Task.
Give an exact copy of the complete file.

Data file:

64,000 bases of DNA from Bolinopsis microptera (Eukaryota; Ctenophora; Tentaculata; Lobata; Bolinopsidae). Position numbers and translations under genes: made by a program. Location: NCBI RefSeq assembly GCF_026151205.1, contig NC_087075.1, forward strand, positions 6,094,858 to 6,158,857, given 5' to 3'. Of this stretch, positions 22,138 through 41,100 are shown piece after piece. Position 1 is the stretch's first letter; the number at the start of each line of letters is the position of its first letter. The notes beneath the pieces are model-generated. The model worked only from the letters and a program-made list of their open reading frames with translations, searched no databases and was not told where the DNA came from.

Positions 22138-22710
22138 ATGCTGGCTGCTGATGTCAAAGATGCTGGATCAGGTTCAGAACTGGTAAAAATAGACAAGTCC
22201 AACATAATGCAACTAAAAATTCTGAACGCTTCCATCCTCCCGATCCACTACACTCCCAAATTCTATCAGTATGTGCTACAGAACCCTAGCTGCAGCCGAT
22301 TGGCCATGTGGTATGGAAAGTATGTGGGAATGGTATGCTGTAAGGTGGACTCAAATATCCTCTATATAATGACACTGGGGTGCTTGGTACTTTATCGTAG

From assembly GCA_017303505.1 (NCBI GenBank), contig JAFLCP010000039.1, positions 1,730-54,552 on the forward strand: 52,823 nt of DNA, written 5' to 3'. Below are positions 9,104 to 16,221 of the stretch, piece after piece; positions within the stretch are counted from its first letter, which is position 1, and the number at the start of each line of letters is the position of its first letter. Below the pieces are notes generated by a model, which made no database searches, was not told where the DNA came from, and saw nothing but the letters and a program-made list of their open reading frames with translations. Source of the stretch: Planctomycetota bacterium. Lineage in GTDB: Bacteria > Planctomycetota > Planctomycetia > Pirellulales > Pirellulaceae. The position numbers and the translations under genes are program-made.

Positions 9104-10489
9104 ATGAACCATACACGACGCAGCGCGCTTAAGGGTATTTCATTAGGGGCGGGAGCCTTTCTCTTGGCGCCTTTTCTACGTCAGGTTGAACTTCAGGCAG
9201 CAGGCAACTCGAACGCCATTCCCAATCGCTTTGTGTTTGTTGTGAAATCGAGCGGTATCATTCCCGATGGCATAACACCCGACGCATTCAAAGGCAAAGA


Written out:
64,000 bases of DNA from Bolinopsis microptera (Eukaryota; Ctenophora; Tentaculata; Lobata; Bolinopsidae). Position numbers and translations under genes: made by a program. Location: NCBI RefSeq assembly GCF_026151205.1, contig NC_087075.1, forward strand, positions 6,094,858 to 6,158,857, given 5' to 3'. Of this stretch, positions 22,138 through 41,100 are shown piece after piece. Position 1 is the stretch's first letter; the number at the start of each line of letters is the position of its first letter. The notes beneath the pieces are model-generated. The model worked only from the letters and a program-made list of their open reading frames with translations, searched no databases and was not told where the DNA came from.

Positions 22138-22710
22138 ATGCTGGCTGCTGATGTCAAAGATGCTGGATCAGGTTCAGAACTGGTAAAAATAGACAAGTCC
22201 AACATAATGCAACTAAAAATTCTGAACGCTTCCATCCTCCCGATCCACTACACTCCCAAATTCTATCAGTATGTGCTACAGAACCCTAGCTGCAGCCGAT
22301 TGGCCATGTGGTATGGAAAGTATGTGGGAATGGTATGCTGTAAGGTGGACTCAAATATCCTCTATATAATGACACTGGGGTGCTTGGTACTTTATCGTAG

From assembly GCA_017303505.1 (NCBI GenBank), contig JAFLCP010000039.1, positions 1,730-54,552 on the forward strand: 52,823 nt of DNA, written 5' to 3'. Below are positions 9,104 to 16,221 of the stretch, piece after piece; positions within the stretch are counted from its first letter, which is position 1, and the number at the start of each line of letters is the position of its first letter. Below the pieces are notes generated by a model, which made no database searches, was not told where the DNA came from, and saw nothing but the letters and a program-made list of their open reading frames with translations. Source of the stretch: Planctomycetota bacterium. Lineage in GTDB: Bacteria > Planctomycetota > Planctomycetia > Pirellulales > Pirellulaceae. The position numbers and the translations under genes are program-made.

Positions 9104-10489
9104 ATGAACCATACACGACGCAGCGCGCTTAAGGGTATTTCATTAGGGGCGGGAGCCTTTCTCTTGGCGCCTTTTCTACGTCAGGTTGAACTTCAGGCAG
9201 CAGGCAACTCGAACGCCATTCCCAATCGCTTTGTGTTTGTTGTGAAATCGAGCGGTATCATTCCCGATGGCATAACACCCGACGCATTCAAAGGCAAAGA